Facebook keeps earning despite data privacy scandal

Facebook keeps earning despite data privacy scandal

San Francisco: Facebook on Thursday reported a sharp jump in profits in the past quarter, with gains in its user base and strong ad growth as the social network appeared to see no impact from a controversy on privacy.

Facebook said its daily active users had gone up 13 percent from a year ago to an average of 1.45 billion for March while its monthly active users had also risen 13 percent to 2.20 billion.

Mobile advertising revenue on the network represented about 91 per cent of ad revenue for Q1, up from around 85 per cent in Q1, 2017. Many users said they would delete their accounts, raising fears that the service was facing a major crisis. While the Facebook Chairman Mark Zuckerberg admitted that data of 5.62 lakh may have been used in an unauthorised manner, the Cambridge Analytica said that it does not have any Facebook data on Indian citizens.

The number of daily active users in Canada and the US - its most lucrative advertising demographic - rose by 100,000 from the previous quarter to 185 million. Facebook has 27,742 employees, up 48 per cent from past year.

British political consultancy firm Cambridge Analytica was found misusing users' data collected by a Facebook quiz app which used the "Login with Facebook" feature.

Facebook's shares rose 6.8 per cent in after-hours trading to US$170.56.

Facebook CEO Mark Zuckerberg recently testified at two Congressional hearings at which he fielded lawmakers' questions about the company's continued stumbles with data privacy and how it meant to prevent future disasters.

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However, "from now on", says the video, "Facebook will do more to keep you safe and protect your privacy". In a Wednesday report, Facebook FB posted $4.99 billion in quarterly profits on sales of $11.97 billion, topping analysts' average estimates of $4.01 billion for net income and $11.41 billion in revenue.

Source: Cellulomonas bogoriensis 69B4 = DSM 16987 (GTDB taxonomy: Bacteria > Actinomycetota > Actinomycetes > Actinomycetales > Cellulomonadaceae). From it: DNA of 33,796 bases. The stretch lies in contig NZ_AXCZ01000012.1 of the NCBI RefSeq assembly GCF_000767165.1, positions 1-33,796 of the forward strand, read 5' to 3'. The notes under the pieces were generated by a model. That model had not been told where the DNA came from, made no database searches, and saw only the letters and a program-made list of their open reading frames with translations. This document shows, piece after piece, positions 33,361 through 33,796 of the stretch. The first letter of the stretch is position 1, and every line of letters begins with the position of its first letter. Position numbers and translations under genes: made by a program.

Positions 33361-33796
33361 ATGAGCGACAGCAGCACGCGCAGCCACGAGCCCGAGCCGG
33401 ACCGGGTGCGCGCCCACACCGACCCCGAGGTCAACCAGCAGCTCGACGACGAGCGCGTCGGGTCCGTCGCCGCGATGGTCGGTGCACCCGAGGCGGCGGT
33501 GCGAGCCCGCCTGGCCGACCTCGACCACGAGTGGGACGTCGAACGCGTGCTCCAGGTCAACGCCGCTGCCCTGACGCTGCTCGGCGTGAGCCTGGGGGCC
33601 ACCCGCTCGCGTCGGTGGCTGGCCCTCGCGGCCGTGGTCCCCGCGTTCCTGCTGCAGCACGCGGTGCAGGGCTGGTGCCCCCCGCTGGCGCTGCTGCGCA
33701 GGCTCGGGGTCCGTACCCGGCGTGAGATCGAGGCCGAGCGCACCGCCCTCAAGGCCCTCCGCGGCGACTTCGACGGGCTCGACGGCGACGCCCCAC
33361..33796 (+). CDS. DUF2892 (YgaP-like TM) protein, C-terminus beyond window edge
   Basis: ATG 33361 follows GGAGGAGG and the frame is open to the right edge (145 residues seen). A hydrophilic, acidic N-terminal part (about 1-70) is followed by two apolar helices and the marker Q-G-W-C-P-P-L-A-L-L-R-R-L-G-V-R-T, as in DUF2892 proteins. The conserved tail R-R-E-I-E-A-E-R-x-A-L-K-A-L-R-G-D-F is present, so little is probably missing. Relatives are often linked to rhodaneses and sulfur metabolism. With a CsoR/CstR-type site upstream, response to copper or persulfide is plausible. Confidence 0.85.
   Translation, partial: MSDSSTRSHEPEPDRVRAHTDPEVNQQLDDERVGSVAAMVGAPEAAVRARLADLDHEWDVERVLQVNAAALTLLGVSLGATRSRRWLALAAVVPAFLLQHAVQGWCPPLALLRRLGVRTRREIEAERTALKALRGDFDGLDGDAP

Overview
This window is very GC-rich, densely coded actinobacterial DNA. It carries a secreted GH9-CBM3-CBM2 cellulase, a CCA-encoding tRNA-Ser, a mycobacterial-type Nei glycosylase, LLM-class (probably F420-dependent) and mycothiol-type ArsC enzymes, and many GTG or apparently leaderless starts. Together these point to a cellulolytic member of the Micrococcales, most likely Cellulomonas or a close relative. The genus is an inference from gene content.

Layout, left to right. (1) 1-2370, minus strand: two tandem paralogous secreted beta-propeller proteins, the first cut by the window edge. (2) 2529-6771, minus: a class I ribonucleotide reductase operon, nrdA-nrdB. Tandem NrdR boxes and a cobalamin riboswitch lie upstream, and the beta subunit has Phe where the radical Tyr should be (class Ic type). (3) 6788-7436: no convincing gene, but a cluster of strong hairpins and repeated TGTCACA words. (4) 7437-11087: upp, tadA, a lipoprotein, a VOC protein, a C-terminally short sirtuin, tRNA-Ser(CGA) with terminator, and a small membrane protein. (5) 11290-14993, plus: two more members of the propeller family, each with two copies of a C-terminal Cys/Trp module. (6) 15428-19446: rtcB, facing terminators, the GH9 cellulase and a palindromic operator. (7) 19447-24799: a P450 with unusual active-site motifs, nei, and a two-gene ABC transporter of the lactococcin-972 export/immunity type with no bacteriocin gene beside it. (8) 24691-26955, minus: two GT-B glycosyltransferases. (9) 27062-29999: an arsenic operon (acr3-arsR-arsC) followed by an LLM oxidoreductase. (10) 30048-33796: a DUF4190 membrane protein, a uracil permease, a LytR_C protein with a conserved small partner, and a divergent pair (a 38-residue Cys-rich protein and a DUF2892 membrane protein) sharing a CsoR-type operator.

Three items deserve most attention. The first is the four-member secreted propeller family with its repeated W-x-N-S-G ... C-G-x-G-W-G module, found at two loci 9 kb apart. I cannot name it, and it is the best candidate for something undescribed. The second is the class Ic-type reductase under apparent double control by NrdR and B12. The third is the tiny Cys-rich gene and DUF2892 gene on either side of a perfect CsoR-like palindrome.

Chief Financial Officer David Wehner told analysts on a call that expenses this year would grow between 50 percent and 60 percent, up from a prior range of 45 percent to 60 percent.

"Facebook continues to have a long revenue runway ahead of it", Mark Mahaney, an analyst at RBC Capital Markets, said in a note to investors.

Sandberg rejected any suggestion that Facebook should diversify its business model away from micro-targeted advertising.

The Indian government on Wednesday, April 25, served another notice to Facebook and Cambridge Analytica after finding discrepancies in their statements over the data breach.

The Cambridge Analytica scandal, which has sparked government investigations globally, was mentioned only once on an hour-long conference call between analysts and Facebook management, when one analyst asked Zuckerberg what he learned from testifying in us congressional hearings.

Stoked by fears that the data may have been used to try and influence elections in the USA and Europe and the discovery that Facebook collects a lot more data than the average person realises (including web browsing history and, in some cases, text messages), some users have started a #DeleteFacebook movement, including the co-founder of the Facebook-owned WhatsApp. "You know, I think in general technology is an increasingly important trend in the world and I actually think the question is more what's the right regulation rather than "yes" or "no" should it be regulated".

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